ONE of the essential qualities of a good local member of parliament is that you represent the people who live in your seat.
I represent the inner-city Melbourne seat of Prahran which is probably as diverse as anywhere in the country. I have some of the richest people in the country residing in the mansions of Toorak and South Yarra but I also have some of the poorest residing in the housing commission towers of Prahran. I have a very young and transient population moving in and out of the many apartments in my area. I have a big post-war migrant population, particularly Greeks. Many young professionals are attracted to the great amenity and lifestyle opportunities in my area. And I also have the biggest population of LGBTI people in Victoria.
In my three years as local member I have achieved wins in local education, cycling initiatives, public transport improvements, protective service officers at local train stations, CCTV cameras to improve safety, health funding and small business initiatives.
I have also been a staunch representative of the LGBTI community, attending the various events and functions, picking up ideas and then achieving changes in government policy. For example, it was at my Midsumma stall in 2011 that someone handed me a copy of Noel Tovey’s book, Little Black Bastard. This led to working closely with LGBTI leaders (including Corey Irlam) to achieve a historic first for Australia – expunging historic gay sex convictions. These moves by the Victorian Government are having a ripple effect across the country with other states to follow suit.
In 2012 I began lobbying the Health Minister on rapid testing for HIV. Last year I was proud to open Pronto in Fitzroy with Minister Davis.
Specific funding for LGBTI mental health has been delivered by this government. And I am very proud that Minus18 has been funded to do its important work in helping young people come out and accept their sexuality – hugely important work where the suicide stats show that same sex attracted kids are five times more likely to commit suicide.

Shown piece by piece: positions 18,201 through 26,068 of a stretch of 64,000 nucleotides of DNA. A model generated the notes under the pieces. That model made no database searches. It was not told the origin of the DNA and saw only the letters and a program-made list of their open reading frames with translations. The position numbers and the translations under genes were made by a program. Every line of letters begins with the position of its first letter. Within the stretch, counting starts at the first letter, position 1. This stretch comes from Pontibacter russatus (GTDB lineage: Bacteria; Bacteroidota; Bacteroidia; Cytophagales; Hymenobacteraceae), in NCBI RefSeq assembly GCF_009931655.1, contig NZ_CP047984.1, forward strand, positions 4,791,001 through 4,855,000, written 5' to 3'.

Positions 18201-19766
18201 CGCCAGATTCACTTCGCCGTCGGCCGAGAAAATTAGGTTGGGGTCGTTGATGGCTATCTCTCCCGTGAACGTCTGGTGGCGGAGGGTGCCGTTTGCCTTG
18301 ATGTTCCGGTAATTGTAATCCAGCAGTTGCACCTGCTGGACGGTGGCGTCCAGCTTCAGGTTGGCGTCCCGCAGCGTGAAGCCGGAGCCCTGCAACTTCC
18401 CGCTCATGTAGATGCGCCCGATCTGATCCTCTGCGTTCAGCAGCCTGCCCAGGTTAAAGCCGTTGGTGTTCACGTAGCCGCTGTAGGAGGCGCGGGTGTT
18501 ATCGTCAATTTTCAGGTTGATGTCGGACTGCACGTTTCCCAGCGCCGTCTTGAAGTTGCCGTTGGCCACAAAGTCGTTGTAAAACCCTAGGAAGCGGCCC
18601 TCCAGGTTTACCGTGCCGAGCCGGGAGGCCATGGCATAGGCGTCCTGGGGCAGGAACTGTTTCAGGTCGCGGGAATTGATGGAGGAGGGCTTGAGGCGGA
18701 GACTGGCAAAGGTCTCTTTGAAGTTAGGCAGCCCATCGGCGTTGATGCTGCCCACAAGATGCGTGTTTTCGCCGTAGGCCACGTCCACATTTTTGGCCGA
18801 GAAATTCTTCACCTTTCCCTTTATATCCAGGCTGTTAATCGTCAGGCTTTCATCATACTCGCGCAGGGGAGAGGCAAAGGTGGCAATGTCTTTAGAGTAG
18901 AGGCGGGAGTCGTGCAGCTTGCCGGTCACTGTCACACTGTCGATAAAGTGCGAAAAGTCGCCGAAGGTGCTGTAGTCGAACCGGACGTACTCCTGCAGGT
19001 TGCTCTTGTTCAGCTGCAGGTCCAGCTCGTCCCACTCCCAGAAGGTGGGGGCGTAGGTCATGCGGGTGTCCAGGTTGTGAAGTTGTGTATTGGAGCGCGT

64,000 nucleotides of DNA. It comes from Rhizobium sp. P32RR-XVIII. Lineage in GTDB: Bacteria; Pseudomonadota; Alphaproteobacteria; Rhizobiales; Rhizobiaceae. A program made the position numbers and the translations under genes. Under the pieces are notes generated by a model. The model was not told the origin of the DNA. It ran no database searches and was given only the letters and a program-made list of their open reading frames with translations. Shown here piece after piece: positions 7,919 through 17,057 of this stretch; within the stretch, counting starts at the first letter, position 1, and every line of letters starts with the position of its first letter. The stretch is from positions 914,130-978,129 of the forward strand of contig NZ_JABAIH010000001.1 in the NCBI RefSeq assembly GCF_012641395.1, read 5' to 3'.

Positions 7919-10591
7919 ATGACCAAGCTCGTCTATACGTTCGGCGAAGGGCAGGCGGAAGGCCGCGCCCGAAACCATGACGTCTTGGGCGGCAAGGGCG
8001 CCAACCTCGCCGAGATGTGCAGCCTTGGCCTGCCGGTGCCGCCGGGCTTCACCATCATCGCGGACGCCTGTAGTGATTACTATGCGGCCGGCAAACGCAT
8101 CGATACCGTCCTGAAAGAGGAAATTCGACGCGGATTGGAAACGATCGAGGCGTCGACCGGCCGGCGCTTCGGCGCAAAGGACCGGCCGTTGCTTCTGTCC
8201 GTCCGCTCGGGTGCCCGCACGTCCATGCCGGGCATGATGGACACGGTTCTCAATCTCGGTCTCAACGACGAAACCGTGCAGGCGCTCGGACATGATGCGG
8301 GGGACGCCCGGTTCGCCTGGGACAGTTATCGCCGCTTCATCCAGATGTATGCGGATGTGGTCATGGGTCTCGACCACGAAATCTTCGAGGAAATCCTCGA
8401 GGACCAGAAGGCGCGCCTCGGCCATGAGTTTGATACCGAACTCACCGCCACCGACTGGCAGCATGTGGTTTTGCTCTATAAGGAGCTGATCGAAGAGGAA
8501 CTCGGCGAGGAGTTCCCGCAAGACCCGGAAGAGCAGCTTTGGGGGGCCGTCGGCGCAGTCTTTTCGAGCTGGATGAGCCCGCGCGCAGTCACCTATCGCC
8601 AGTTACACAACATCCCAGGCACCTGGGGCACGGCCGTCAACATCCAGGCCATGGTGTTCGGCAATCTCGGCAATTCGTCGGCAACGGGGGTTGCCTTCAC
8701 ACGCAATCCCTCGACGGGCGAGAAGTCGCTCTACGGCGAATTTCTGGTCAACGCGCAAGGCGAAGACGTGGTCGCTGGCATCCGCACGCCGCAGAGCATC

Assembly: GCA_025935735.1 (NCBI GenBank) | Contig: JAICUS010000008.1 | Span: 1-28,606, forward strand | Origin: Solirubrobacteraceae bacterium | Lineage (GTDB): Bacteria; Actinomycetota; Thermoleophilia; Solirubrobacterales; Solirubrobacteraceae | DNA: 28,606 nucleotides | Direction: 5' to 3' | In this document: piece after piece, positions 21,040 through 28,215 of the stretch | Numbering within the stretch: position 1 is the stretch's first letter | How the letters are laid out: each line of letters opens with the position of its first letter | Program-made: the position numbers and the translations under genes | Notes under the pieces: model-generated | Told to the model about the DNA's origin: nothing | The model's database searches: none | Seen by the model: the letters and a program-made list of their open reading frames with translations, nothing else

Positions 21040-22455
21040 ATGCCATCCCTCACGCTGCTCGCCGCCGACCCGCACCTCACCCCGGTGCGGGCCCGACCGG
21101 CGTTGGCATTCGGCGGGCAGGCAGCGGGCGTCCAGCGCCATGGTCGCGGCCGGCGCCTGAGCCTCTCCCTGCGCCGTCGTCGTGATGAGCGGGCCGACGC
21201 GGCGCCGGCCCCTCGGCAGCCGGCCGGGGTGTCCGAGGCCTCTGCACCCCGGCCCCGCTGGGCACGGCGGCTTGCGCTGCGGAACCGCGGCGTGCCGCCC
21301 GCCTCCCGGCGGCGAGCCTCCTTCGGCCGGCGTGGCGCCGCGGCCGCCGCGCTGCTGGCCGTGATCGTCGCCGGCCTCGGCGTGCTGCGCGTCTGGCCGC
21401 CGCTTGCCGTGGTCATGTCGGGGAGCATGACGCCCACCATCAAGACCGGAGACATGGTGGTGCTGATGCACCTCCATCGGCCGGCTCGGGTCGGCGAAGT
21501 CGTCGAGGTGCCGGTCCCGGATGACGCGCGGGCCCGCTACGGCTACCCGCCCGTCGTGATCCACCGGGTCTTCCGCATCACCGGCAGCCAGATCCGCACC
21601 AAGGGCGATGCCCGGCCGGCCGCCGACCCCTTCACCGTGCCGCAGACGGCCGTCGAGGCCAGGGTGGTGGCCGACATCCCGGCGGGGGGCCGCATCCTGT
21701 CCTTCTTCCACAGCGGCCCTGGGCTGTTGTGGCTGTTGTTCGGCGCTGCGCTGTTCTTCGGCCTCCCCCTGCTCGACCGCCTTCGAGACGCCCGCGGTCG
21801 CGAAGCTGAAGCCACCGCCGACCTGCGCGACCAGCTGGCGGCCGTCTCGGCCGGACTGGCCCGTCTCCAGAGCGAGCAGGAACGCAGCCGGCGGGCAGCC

When I was first elected I used my inaugural speech in the Victorian Parliament to encourage my federal colleagues to support marriage equality. I was the first conservative politician to mention this issue in a maiden speech.
Prior to Midsumma in 2013, I fronted up to the Premier’s office and pointed out to him that in the 26-year history of the event a Premier had never turned up to Midsumma, an event that is as big as Moomba. He instantly agreed and joined me on stage at Midsumma to announce that his government would expunge the gay sex convictions of people such as Noel Tovey.
As we wandered through the event chatting to people it was very clear that Premier Napthine demonstrated that day that he was a leader for all Victorians. A straight, Liberal, middle-aged country vet showed by his actions that you don’t need to be gay to empathise, support and act in the interests of the LGBTI community. By his gutsy move in doing the right thing on expunging gay sex convictions (where Premiers Brumby and Bracks had shirked the call) Premier Napthine showed that he was unconcerned about any vocal minority who may not support this move.
A good politician is one who can step into the shoes of local constituents, whoever they may be, see things from their perspective, and then achieve real results. If I was represented by a gay member of parliament I would also expect that person to be concerned and to act on the myriad of other issues that are important. I am sure some members of the LGBTI community would find it an insult for people to assume that they would only vote for a person who was not heterosexual. Sexuality is just one factor for most people. LGBTI people are similarly concerned about health and public transport and education and all the things that governments are responsible for.
At the end of the day politicians must show they can be effective within government to do good things for every person within their constituencies. The particular attributes politicians possess such as their backgrounds, education, former employment, interests and sexuality should not preclude them from doing their job for the whole community.
And one parting thought — being an LGBTI politician is no guarantee that LGBTI issues will be progressed any better. Just look at Senator Penny Wong and her paralysis in achieving marriage equality when she and her government had the numbers to do it.
Clem Newton-Brown is the Prahran Liberal MP in Victorian Parliament
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